>>>> that’s an interesting design point, independent of the whole locator thing. Should forwarders be allowed to insert routing hints, or only consumers? What kind of on-path attacks get opened by this? Can forwarding paths be diagnosed better/worse if this is allowed? Who is responsible for checking the signature on such routing information? Is am I ok with the Russian ISP checking signatures on links purporting to point to the U.S. but signed by the North Koreans?
>>>>
>>>>> instead of working with an assumption that finding the resource with the Interest name and the link is equally likely.
>>>> The “likeliness” is usually represented by routing metrics. Why invent something special?
>>>>
>>>>>
>>>>> Regards,
>>>>> Ravi
>>>>>
>>>>> -----Original Message-----
>>>>> From: David Oran [mailto:daveoran@orandom.net]
>>>>> Sent: Tuesday, September 06, 2016 11:20 AM
>>>>> To: Ravi Ravindran
>>>>> Cc: icnrg-harmonization@irtf.org<mailto:icnrg-harmonization@irtf.org>; Lixia Zhang; Mark Mosko; Alex Afanasyev
>>>>> Subject: Re: [Icnrg-harmonization] NDN use of nameless Data
>>>>>
>>>>>
>>>>>> On Sep 6, 2016, at 2:17 PM, Ravi Ravindran <ravi.ravindran@huawei.com<mailto:ravi.ravindran@huawei.com>> wrote:
>>>>>>
>>>>>> I'm OK with using the terms Link or Hints, its use as a locator is a special case, considering the scope of the Link Alex mentioned. But the forwarder should be able to distinguish these two behavior, i.e. use it as a hint or use it as explicit locator considering different network contexts.
>>>>>>
>>>>> What do you think the difference is? I don’t see any.
>>>>>
>>>>>> Regards,
>>>>>> Ravi
>>>>>>
>>>>>> -----Original Message-----
>>>>>> From: David Oran [mailto:daveoran@orandom.net]
>>>>>> Sent: Tuesday, September 06, 2016 7:53 AM
>>>>>> To: Ravi Ravindran
>>>>>> Cc: Alex Afanasyev; icnrg-harmonization@irtf.org<mailto:icnrg-harmonization@irtf.org>; Mark Mosko; Lixia Zhang
>>>>>> Subject: Re: [Icnrg-harmonization] NDN use of nameless Data
>>>>>>
>>>>>>
>>>>>>> On Sep 6, 2016, at 10:32 AM, Ravi Ravindran <ravi.ravindran@huawei.com<mailto:ravi.ravindran@huawei.com>> wrote:
>>>>>>>
>>>>>>> I agree with the distinction between link and locator, but in administered domains 'links' will most likely will  be used as locators, as you have absolute knowledge of the cache/storage, or the attachment point of the device etc. In this case, links can be given priority over the names in the Interest packet, and avoid trying to route on both these names simultaneously.
>>>>>>>
>>>>>> This to me illustrates very well why the term “locator” is really problematic in the context of ICN. Let’s get rid of it.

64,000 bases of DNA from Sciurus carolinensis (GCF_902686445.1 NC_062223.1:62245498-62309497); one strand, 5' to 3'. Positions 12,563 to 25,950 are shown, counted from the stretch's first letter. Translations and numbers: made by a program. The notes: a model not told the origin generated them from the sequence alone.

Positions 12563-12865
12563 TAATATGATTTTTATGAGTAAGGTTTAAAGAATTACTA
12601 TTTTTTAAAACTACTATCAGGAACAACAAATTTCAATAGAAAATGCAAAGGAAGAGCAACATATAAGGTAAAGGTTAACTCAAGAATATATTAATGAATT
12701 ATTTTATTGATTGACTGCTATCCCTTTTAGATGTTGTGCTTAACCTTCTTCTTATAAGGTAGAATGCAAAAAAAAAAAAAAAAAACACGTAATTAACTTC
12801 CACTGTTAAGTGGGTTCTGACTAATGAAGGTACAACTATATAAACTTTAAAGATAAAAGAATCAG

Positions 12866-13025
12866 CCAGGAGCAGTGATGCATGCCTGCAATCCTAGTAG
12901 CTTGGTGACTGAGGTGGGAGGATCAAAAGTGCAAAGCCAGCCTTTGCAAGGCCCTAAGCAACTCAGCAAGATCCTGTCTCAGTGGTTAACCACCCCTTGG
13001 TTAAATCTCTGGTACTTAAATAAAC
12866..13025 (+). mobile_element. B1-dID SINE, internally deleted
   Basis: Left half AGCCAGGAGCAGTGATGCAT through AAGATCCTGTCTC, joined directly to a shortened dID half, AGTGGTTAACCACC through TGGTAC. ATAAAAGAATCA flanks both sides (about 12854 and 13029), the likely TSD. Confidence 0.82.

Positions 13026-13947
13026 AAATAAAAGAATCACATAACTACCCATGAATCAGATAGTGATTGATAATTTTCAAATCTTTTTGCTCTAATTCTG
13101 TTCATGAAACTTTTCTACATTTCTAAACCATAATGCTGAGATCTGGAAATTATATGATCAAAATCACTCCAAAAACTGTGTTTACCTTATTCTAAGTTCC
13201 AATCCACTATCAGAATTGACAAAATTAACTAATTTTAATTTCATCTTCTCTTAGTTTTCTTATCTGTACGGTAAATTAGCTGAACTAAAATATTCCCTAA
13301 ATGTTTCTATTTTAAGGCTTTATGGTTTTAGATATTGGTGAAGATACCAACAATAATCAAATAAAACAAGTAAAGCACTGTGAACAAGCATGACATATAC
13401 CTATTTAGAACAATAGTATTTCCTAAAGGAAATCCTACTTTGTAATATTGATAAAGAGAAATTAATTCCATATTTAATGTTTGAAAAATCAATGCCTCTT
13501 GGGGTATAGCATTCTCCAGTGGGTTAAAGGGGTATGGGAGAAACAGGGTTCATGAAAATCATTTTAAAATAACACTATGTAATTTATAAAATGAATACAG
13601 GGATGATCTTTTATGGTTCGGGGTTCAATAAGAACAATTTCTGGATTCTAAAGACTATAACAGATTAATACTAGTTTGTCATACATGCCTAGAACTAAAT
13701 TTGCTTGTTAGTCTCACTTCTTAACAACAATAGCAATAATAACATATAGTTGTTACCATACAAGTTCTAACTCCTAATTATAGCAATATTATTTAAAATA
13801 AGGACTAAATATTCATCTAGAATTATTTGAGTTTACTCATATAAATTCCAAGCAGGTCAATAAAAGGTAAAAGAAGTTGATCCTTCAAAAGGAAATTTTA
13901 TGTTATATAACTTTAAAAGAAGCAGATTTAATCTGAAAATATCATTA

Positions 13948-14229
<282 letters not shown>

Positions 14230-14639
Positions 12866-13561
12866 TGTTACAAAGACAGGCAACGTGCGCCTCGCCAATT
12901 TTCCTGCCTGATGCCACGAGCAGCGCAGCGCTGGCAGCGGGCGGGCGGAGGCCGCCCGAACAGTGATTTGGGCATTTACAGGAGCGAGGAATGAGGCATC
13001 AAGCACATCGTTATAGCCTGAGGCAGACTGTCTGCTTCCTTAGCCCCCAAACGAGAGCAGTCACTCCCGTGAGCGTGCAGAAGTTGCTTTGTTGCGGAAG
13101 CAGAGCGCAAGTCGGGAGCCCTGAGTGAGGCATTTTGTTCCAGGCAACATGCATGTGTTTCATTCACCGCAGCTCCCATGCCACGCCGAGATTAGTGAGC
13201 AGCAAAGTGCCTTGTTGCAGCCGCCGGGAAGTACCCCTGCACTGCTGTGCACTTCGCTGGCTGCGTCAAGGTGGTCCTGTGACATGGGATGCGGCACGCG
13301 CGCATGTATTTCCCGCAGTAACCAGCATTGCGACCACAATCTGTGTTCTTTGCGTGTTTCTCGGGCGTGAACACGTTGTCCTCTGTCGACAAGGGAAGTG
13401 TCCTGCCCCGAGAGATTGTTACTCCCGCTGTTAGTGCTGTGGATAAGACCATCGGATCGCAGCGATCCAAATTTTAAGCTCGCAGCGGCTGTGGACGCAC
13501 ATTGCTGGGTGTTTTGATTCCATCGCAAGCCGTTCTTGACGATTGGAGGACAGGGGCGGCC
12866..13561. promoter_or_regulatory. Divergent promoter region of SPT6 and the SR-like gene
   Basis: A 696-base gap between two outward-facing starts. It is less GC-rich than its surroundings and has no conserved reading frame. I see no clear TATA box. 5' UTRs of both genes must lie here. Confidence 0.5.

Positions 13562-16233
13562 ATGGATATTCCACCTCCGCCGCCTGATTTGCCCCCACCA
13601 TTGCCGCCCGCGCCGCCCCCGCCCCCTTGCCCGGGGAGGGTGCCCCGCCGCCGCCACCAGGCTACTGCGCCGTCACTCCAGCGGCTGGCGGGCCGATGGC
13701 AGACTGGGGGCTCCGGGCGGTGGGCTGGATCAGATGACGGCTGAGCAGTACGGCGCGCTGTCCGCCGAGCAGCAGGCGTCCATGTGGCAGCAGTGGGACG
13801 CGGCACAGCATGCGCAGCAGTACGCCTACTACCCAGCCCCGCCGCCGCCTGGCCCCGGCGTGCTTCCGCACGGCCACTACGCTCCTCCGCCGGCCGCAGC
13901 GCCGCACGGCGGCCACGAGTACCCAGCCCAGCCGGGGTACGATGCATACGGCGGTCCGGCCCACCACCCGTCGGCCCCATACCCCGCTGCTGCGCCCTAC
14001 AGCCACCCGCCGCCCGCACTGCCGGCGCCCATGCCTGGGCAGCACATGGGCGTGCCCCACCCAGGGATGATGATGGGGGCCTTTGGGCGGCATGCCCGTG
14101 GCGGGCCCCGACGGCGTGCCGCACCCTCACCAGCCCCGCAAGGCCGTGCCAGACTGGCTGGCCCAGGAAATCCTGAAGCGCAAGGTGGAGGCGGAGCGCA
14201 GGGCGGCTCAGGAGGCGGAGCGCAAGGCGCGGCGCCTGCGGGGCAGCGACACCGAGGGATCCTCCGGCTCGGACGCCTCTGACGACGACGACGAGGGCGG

>>>>>> There are two related but separate functions:
>>>>>>
>>>>>> a) how does a forwarder match an interest to either a local application or a cached copy of the data object.
>>>>>> b) how does a forwarder decide where to forward the interest if (a) above returns “not found”.
>>>>>> Neither of these requires anything like a locator.
>>>>>>
>>>>>> A forwarder can use any information it has at its disposal to figure (b) out. It could have a useful LPM entry in its FIB matching a prefix of the name in the interest. It could consult an oracle. It could send the Interest to the CIA (who knows where the data is). If could send the interest to the NSA, who undoubtedly already has it. It could us a hint in the Interest message (e.g. a Link). None of these is a “locators”. Or perhaps they all are, in which case the term is equally usless.
>>>>>>
>>>>>>
>>>>>>
>>>>>>> Regards,
>>>>>>> Ravi
>>>>>>>
>>>>>>> -----Original Message-----
>>>>>>> From: Alex Afanasyev [mailto:aa@cs.ucla.edu]
>>>>>>> Sent: Monday, September 05, 2016 11:12 PM
>>>>>>> To: Ravi Ravindran
>>>>>>> Cc: Lixia Zhang; icnrg-harmonization@irtf.org<mailto:icnrg-harmonization@irtf.org>; Marc.Mosko@parc.com<mailto:Marc.Mosko@parc.com>
>>>>>>> Subject: Re: [Icnrg-harmonization] NDN use of nameless Data
>>>>>>>
>>>>>>>
>>>>>>>> On Sep 5, 2016, at 10:23 PM, Ravi Ravindran <ravi.ravindran@huawei.com<mailto:ravi.ravindran@huawei.com>> wrote:
>>>>>>>>
>>>>>>>> I’m not sure if there is any disagreement about this that, there are two types of names in ICN, one what application binds to, and managed by the application providers, called identifiers. And the names that are relevant to the network layer to identify networks, routers, border nodes, hosts etc, managed by the infrastructure provider, hence topological and can be used for routing, late binding etc, which we call locators.
>>>>>>>